One advantage of SBA loans - you can often borrow as much as 90% (or even 100% in some cases!) of the property’s value (known as “loan to value”, or “LTV”). This is much higher than you’ll find with traditional lenders.


Commercial real estate loans are not fast, and there are many costs involved, such as inspections, appraisals and environmental reports. However, they offer the best rates of any other business borrowing since the loans are backed by the collateral of the real estate.


Who’s it for?

Commercial real estate loans are for businesses that want to buy a property for their business. They are also great for business owners that want to tap into the cash available in a property you already own. If you’re interested in buying the property you currently operate in and rent, this is a very smart and common type of loan made to small businesses.


These CRE loans are a good option for you in a number of different scenarios where you already own the property. Some examples:

  • Cash-out refinance: you can access the equity in the property for many different business purposes, including working capital for operations, cash for equipment, or money to improve the building or parking lots.

  • Refinance a loan coming to term: you have a loan on the property and have a balloon payment coming up. In this case, you need to refinance the existing debt by a certain date.

  • Refinance to improve rate or term: you have a loan on the property and want to refinance to reduce your monthly payment or stretch out the loan term, thereby lowering your monthly expenses.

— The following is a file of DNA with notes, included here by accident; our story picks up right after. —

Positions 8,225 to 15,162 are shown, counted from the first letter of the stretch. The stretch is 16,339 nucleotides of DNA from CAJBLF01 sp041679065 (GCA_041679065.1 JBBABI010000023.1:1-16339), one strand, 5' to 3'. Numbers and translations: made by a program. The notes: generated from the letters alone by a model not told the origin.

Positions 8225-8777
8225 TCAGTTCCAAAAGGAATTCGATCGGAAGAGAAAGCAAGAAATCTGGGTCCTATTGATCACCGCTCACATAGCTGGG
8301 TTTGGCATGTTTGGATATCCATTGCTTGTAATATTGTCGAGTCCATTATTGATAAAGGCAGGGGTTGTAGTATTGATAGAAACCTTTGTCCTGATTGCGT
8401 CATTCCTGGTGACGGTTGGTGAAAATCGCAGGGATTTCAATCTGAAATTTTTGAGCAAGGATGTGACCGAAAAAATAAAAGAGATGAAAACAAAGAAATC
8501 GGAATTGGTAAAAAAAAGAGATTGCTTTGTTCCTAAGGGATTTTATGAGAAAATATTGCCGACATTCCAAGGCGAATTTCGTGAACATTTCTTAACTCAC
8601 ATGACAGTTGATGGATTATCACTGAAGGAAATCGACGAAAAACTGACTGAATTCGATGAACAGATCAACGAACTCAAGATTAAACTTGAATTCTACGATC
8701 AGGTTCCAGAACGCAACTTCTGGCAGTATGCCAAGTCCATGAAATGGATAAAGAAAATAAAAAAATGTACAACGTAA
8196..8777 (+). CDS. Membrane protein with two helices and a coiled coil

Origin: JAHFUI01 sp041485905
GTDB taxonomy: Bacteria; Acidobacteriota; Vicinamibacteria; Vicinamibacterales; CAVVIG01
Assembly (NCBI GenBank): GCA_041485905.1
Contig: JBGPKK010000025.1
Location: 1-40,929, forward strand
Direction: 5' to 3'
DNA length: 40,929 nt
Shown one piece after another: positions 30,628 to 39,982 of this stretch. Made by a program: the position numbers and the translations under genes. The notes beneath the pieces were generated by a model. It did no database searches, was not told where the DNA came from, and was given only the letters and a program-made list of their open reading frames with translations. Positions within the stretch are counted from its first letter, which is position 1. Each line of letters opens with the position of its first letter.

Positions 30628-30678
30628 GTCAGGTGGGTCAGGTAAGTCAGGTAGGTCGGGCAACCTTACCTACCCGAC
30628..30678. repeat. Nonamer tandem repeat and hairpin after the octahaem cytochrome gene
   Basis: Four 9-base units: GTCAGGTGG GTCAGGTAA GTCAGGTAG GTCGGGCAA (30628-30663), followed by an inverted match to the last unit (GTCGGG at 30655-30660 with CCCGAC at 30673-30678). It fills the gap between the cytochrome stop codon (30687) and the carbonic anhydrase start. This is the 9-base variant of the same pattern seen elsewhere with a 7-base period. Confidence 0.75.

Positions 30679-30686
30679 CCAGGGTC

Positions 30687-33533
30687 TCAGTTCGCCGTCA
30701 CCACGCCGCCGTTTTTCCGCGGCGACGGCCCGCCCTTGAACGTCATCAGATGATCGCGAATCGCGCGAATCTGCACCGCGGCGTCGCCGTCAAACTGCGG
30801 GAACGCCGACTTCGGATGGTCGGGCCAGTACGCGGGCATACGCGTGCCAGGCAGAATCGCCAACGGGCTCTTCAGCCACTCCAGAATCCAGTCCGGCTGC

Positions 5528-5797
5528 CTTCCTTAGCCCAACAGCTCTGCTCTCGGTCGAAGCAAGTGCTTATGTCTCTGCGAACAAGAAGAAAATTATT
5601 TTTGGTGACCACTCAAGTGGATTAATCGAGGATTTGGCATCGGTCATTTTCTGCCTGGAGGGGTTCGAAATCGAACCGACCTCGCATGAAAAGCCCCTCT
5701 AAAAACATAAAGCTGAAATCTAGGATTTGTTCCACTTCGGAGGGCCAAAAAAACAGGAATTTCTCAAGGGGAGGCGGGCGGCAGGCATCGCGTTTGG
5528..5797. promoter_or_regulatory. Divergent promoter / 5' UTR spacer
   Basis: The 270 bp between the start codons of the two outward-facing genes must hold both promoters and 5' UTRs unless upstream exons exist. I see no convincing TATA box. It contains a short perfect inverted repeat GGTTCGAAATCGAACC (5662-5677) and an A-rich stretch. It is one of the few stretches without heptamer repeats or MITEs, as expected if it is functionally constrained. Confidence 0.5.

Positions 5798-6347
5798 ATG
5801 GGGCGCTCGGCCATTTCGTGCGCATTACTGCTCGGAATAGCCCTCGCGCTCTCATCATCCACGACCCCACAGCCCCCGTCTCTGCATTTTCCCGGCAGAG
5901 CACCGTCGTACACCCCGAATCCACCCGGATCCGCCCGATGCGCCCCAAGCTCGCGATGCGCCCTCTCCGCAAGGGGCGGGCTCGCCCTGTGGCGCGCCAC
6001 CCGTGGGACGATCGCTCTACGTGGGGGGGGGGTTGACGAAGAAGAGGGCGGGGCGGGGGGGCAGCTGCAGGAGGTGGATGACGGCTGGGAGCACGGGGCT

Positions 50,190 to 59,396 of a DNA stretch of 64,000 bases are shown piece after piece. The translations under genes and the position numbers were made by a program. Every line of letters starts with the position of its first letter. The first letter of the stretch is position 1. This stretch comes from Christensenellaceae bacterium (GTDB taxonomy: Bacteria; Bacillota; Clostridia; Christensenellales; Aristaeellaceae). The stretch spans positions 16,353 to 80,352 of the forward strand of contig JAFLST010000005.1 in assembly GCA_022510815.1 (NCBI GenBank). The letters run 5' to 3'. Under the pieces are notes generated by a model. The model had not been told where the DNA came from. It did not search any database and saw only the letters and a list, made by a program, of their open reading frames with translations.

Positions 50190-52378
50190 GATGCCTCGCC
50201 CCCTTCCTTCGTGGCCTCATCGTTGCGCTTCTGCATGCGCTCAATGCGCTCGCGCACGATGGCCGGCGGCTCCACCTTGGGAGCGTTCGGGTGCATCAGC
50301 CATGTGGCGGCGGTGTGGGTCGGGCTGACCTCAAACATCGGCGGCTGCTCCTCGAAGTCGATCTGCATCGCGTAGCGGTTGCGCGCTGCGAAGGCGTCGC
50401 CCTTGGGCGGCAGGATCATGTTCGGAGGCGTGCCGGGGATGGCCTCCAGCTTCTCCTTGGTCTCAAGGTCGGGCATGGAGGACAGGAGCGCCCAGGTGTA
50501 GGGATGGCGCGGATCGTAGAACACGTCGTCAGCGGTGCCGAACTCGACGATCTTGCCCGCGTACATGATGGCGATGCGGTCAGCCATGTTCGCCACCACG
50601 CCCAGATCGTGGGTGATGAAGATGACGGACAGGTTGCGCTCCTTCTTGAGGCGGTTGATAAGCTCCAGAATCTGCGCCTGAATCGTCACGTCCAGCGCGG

8. Invoice Financing


What is it?

Turn your outstanding invoices into cash. Instead of waiting for clients to pay, a lender gives you most of the invoice amount upfront. It's the financial version of fast-forwarding a movie to the good parts.


With invoice financing, also called accounts receivable financing or A/R financing, you get funds by using your unpaid invoices as collateral for a loan. For a deeper dive on this, see What is Accounts Receivable Financing.


Lenders review the invoices and your business’s past collection history to determine how much it can lend. As the invoices are paid, the business will pay back the lender.


Invoice financing has some clear benefits. Compared to other types of loans, it will have fewer approval requirements. Usually you don’t need collateral, and you won’t need the highest credit scores. This type of financing is also quite a bit faster to get than many traditional loans.

Who’s it for?

Invoice financing is available to businesses of all sizes. It works great for businesses that have consistent collection cycles, do business with clients that are either larger companies or more established businesses and want to smooth out some of the ups and downs that come with delayed invoice payments.


For a business making a specific purchase, funding a large project or addressing a one-time business need, the loans described above are better options. However, invoice financing can be a smart solution for the temporary cash flow challenges most small businesses face from time to time.



How to Find the Essential 8 Business Loan You Need


As you start seeking a business loan, one important question is how do you find the various types of financing? With the advances in technology, and the evolution of the lending industry, finding the right loan can be a bit of a challenge.


Navigating the business loan world can feel like car shopping. Have you ever stepped into a dealership that exclusively sells trucks when you're looking for a compact? That's what it feels like when dealing with most lenders since they typically specialize in only one product.